[Univision TV34] Con protestas en Santa Clarita, exigen respuestas del Congreso sobre el futuro de DACA
Federaciones afiliadas a la red PICO organizan una serie de manifestaciones interreligiosos desde este martes hasta el próximo 8 de marzo para presionar al Congreso, que no ha dado solución permanente a la situación migratoria de miles de dreamers amaparados bajo este programa.Read more
By SKYLAR BARTI
Dozens of protesters gathered outside of Congressman Steve Knight’s Santa Clarita office with demands for a “Dream Act now.”
L.A. Voice, a chapter of the Pico National Network, grabbed signs, megaphones and their voices to bring their message and demands for continuing the Deferred Action for Childhood Arrivals, or DACA.
The protest comes the day after DACA expired, ending a nearly six-year executive action to protect immigrants who entered the country as minors to receive a two year deferred action from being deported.
Mickey Mouse appears during the lighting of "It's a Small World" ride, decorated for the holiday season on Nov. 12, 2015 at Disneyland in Anaheim. (Los Angeles Times)
By PETER DREIER and DANIEL FLAMING
Disneyland is famously promoted as the "happiest place on earth." But for many of the theme park's 30,000 employees, it isn't the happiest place to work. That's what we discovered after spending a year talking with Disneyland workers and conducting a survey of about 5,000 "cast members," as the company refers to its employees.
Since 2000, Disneyland's attendance (more than 27 million in 2016), daily ticket prices ($117 most days of the year for anyone over the age of 10) and revenues (more than $3 billion) have increased, but during that period, its employees' pay has dropped 15% in real dollars.Read more
Cronkite News LA/Arizona PBS interviewed our own Rabbi Aryeh Cohen in the wake of ICE raids in Los Angeles in which about 200 people were arrested. Reporter Micah Bledsoe did the report. The interview begins at 1:37.Read more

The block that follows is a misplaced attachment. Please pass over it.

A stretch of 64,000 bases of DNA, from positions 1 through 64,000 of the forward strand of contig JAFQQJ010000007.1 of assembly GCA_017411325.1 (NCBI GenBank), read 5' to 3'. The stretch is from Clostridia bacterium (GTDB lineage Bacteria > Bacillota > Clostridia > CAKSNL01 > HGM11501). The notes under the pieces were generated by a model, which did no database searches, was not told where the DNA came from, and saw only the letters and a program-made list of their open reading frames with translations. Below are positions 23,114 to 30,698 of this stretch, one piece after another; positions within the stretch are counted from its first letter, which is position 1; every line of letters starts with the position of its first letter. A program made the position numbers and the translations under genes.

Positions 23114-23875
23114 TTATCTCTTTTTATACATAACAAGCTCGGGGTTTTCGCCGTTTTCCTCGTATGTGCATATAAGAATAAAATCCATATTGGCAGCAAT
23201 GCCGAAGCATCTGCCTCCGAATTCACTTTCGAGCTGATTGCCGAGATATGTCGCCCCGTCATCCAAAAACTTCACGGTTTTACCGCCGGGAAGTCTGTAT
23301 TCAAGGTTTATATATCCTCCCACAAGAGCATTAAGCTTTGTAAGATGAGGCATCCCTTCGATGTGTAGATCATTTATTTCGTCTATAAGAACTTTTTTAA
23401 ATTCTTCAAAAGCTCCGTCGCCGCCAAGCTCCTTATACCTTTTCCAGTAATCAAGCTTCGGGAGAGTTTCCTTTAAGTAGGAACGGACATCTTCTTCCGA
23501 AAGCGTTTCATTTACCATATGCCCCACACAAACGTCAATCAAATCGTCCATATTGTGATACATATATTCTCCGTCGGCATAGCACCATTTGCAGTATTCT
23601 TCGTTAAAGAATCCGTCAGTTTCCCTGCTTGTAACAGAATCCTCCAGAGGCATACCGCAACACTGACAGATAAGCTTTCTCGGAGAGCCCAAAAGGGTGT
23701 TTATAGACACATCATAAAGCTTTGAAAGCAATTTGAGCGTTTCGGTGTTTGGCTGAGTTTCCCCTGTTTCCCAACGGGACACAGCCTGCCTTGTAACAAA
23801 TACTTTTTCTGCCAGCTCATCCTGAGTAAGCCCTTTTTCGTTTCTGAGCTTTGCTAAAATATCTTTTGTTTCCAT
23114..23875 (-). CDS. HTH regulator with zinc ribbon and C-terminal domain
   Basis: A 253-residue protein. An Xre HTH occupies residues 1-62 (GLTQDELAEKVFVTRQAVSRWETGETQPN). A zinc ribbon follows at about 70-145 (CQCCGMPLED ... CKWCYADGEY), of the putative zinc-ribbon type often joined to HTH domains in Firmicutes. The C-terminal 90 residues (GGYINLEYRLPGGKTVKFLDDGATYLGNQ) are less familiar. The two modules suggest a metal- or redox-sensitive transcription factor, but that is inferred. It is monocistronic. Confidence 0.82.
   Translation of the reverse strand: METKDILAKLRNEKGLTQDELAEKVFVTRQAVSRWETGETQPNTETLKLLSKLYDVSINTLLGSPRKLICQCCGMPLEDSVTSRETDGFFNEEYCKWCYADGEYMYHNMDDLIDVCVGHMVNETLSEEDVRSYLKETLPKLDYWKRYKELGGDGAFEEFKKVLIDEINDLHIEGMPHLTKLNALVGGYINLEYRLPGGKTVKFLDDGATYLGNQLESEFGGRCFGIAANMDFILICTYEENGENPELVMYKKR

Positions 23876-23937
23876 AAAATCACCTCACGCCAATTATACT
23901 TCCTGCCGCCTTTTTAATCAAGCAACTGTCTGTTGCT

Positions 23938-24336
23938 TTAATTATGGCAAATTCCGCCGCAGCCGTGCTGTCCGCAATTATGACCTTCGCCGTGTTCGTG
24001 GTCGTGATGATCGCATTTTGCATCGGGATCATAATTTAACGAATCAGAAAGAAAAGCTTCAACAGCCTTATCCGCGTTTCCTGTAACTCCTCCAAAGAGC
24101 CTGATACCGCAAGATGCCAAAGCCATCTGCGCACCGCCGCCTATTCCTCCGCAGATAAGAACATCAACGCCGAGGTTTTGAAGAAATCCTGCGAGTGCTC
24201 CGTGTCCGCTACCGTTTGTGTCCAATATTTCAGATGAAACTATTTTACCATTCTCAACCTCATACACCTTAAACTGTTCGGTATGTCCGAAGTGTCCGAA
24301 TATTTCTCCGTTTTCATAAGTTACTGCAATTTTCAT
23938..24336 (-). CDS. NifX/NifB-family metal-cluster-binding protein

[Los Angeles Times] Workers at Terranea Resort and Trump golf club want 'panic buttons' in case of sexual assaults
A woman relaxes by the fire pit overlooking the swimming pool and ocean at the Terranea resort in Rancho Palos Verdes. A proposed ordinance would require the hotel and a nearby golf club to provide "panic buttons" to address sexual assaults and other emergencies. (Allen J. Schaben / Los Angeles Times)
By HUGO MARTIN
Hospitality workers in Rancho Palos Verdes are proposing an ordinance to require the exclusive Terranea Resort and nearby Trump National Golf Club to supply employees with "panic buttons" to alert authorities in the case of a sexual assault.
A union representing hospitality workers said filed paperwork with the Rancho Palos Verdes city clerk Tuesday, seeking to put the measure on the November ballot. Once the paperwork is approved, Unite Here, Local 11, will have 90 days to collect about 4,000 signatures to put the measure on the ballot.Read more